NUEVA ECIJA - More than 500 men, women and children gathered here on Monday in the quiet village of Bibiclat to celebrate the feast of St. John the Baptist using mud, grass and dried banana leaves on their bodies.
The event is the annual "Taong Putik," where people of all ages honor St. John the Baptist, who is believed to have saved villagers from Japanese soldiers during the Japanese occupation.
The story goes that during World War 2, Filipino men were rounded up by the Japanese imperial forces in retaliation for an ambush which killed several of their soldiers.
Eugenio Alamon, 62, recounts the story as it was told by his elders: "It was 12 noon and the Filipinos were rounded up in front of the church, they were about to be shot when it suddenly rained so hard the clayish ground turned to mud. The execution was stopped and the Japanese officers changed their mind and released the prisoners. The people rejoiced and danced and played in the mud. The miracle was attributed to St. John the Baptist."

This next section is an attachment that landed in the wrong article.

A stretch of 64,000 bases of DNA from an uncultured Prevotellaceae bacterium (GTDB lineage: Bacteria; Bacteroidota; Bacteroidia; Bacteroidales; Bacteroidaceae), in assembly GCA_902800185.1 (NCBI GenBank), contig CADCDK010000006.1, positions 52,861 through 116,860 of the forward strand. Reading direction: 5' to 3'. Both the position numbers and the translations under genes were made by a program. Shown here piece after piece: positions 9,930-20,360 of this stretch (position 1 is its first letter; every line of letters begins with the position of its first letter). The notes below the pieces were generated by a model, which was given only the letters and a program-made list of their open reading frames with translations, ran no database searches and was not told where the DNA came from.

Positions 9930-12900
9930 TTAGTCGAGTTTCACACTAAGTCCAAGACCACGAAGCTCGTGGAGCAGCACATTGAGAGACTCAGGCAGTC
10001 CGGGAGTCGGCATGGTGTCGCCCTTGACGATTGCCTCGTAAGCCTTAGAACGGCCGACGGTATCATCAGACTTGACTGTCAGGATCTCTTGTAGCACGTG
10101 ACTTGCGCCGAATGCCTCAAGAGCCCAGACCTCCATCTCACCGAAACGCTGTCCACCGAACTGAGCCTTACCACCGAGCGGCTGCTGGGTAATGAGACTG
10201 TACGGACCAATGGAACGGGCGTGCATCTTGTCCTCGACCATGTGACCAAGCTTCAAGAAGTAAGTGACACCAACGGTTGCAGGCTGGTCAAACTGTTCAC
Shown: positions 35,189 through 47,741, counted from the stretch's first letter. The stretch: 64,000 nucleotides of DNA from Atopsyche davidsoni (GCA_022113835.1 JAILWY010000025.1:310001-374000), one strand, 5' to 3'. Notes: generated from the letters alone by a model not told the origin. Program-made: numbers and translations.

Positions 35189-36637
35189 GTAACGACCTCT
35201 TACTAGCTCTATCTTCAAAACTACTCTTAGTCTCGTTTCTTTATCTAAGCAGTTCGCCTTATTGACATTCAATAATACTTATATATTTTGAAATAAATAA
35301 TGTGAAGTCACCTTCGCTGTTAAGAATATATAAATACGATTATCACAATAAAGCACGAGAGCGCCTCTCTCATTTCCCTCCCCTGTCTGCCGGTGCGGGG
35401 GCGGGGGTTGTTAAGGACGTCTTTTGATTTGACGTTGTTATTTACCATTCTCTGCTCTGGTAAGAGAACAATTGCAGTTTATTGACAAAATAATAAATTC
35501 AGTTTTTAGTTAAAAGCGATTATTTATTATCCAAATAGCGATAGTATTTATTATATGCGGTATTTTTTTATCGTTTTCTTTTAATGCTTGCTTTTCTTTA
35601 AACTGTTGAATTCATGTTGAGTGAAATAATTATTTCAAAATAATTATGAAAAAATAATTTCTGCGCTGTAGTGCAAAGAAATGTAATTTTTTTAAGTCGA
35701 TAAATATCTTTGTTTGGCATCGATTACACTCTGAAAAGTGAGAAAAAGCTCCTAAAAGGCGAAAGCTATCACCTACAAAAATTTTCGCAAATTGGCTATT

Thus, every 24th of June, people here wake up early at 4 a.m. and proceed to the nearest rice fields to get the mud from the paddies. They then walk around the community asking for candles or money to buy candles which they use for prayer intentions. They then proceed to the St. John the Baptist Chapel for a celebration of the Holy Mass.
A simple parade of the saint's statue around the community ensues, with devotees carrying lit candles and roses imitating the saint.